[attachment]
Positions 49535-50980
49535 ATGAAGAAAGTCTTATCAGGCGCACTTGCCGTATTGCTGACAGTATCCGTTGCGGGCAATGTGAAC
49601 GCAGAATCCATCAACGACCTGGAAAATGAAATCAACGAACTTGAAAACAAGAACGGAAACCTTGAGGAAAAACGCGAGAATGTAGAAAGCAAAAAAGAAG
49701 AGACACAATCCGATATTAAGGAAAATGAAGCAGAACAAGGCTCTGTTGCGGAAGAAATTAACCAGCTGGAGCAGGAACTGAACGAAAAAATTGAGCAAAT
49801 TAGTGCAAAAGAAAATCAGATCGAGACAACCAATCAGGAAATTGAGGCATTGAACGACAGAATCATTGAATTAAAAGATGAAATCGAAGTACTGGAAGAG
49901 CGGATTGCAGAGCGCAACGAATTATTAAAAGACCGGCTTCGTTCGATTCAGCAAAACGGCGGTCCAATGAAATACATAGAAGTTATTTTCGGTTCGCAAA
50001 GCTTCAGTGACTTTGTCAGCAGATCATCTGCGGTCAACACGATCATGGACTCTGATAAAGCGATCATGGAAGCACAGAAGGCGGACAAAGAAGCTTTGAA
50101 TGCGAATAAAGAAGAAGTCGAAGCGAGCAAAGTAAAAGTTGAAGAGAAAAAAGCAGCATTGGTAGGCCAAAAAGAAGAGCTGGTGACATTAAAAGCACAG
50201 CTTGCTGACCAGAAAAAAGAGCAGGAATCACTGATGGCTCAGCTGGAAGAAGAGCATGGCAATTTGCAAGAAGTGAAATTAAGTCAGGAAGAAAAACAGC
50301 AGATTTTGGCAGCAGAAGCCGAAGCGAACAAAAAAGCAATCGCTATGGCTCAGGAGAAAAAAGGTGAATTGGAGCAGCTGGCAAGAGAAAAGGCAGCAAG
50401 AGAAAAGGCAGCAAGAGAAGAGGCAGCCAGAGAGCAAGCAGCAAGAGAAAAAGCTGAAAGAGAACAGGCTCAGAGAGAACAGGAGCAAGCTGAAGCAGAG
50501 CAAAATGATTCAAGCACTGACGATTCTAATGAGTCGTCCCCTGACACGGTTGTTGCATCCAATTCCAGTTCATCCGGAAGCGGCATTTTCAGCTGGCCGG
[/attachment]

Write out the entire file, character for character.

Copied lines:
Positions 49535-50980
49535 ATGAAGAAAGTCTTATCAGGCGCACTTGCCGTATTGCTGACAGTATCCGTTGCGGGCAATGTGAAC
49601 GCAGAATCCATCAACGACCTGGAAAATGAAATCAACGAACTTGAAAACAAGAACGGAAACCTTGAGGAAAAACGCGAGAATGTAGAAAGCAAAAAAGAAG
49701 AGACACAATCCGATATTAAGGAAAATGAAGCAGAACAAGGCTCTGTTGCGGAAGAAATTAACCAGCTGGAGCAGGAACTGAACGAAAAAATTGAGCAAAT
49801 TAGTGCAAAAGAAAATCAGATCGAGACAACCAATCAGGAAATTGAGGCATTGAACGACAGAATCATTGAATTAAAAGATGAAATCGAAGTACTGGAAGAG
49901 CGGATTGCAGAGCGCAACGAATTATTAAAAGACCGGCTTCGTTCGATTCAGCAAAACGGCGGTCCAATGAAATACATAGAAGTTATTTTCGGTTCGCAAA
50001 GCTTCAGTGACTTTGTCAGCAGATCATCTGCGGTCAACACGATCATGGACTCTGATAAAGCGATCATGGAAGCACAGAAGGCGGACAAAGAAGCTTTGAA
50101 TGCGAATAAAGAAGAAGTCGAAGCGAGCAAAGTAAAAGTTGAAGAGAAAAAAGCAGCATTGGTAGGCCAAAAAGAAGAGCTGGTGACATTAAAAGCACAG
50201 CTTGCTGACCAGAAAAAAGAGCAGGAATCACTGATGGCTCAGCTGGAAGAAGAGCATGGCAATTTGCAAGAAGTGAAATTAAGTCAGGAAGAAAAACAGC
50301 AGATTTTGGCAGCAGAAGCCGAAGCGAACAAAAAAGCAATCGCTATGGCTCAGGAGAAAAAAGGTGAATTGGAGCAGCTGGCAAGAGAAAAGGCAGCAAG
50401 AGAAAAGGCAGCAAGAGAAGAGGCAGCCAGAGAGCAAGCAGCAAGAGAAAAAGCTGAAAGAGAACAGGCTCAGAGAGAACAGGAGCAAGCTGAAGCAGAG
50501 CAAAATGATTCAAGCACTGACGATTCTAATGAGTCGTCCCCTGACACGGTTGTTGCATCCAATTCCAGTTCATCCGGAAGCGGCATTTTCAGCTGGCCGG